Estate of Miami collector to be sold in Lakeland, Fla.

The major estate of a lady from Miami whose collection of fine antiques and art was so massive it couldn’t all be sold over the course of a weekend in May, will be continued on Saturday, October 13, at the Lakeland Center in Lakeland, Fla., beginning at 10 a.m. The auction will be conducted by Albritton Auctioneers of Lakeland. Albritton held part one of the sale on May 18-19.

“This outstanding estate belonged to a lady whose collections were so huge they probably couldn’t even be assembled today,” remarked Kale Albritton of Albritton Auctioneers. “We sold literally thousands of pieces in May, and we’ll be selling thousands more in October. Many of the lots will be in multiples.” Most of the items can be viewed on Albritton’s website: www.albritton.net.

Most of the top items are from the 18th and 19th centuries, but the offerings are an eclectic mix of quality merchandise drawn from a broad range of categories. A few of the expected top lots include a signed Galle table; a Tiffany bull-handled tureen with full bull finial; an early pewter tankard, dated 1721; and a rare mahogany Chippendale chair bought by the Governor of Massachusetts in 1727.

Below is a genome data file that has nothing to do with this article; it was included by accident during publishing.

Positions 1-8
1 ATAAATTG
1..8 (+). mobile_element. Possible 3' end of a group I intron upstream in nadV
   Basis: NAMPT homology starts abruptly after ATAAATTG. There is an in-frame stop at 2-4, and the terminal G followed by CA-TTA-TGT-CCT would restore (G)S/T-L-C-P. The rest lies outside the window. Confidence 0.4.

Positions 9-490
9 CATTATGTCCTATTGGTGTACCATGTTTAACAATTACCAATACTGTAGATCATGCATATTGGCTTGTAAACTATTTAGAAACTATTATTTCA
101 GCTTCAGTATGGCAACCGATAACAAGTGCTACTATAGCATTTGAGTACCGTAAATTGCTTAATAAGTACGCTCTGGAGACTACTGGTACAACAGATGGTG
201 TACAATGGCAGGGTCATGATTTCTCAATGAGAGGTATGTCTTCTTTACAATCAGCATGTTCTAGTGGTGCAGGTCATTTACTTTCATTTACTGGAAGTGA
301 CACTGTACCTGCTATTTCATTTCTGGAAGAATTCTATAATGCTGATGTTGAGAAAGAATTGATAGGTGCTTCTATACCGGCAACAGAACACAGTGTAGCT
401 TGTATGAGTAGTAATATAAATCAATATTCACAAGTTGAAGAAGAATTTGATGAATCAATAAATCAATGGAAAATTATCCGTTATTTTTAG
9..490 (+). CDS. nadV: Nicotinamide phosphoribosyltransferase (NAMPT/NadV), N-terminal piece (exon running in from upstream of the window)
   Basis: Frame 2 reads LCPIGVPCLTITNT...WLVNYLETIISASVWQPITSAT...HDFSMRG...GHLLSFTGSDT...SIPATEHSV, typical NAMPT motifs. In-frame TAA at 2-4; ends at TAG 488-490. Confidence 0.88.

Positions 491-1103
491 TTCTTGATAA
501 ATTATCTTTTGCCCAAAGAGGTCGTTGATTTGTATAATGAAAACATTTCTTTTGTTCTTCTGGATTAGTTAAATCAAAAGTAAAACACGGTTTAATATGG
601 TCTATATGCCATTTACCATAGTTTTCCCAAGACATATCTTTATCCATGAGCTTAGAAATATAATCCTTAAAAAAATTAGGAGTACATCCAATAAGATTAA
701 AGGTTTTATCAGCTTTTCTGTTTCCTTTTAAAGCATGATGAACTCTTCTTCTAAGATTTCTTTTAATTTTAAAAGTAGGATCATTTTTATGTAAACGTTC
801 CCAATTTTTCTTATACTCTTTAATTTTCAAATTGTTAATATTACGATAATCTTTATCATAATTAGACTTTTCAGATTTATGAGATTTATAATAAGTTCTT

But there is so much more. “We could do an entire auction just on Heisey pieces alone,” said Sue Albritton, Kale’s wife. Over 300 pieces will be sold, many in multiple lots, and will include candle stands (some with prisms); animals; punch bowls; cups; vases; bowls; plates; powder jars; etched pieces; items with silver rims; and more, all in a dazzling variety of Heisey colors and patterns.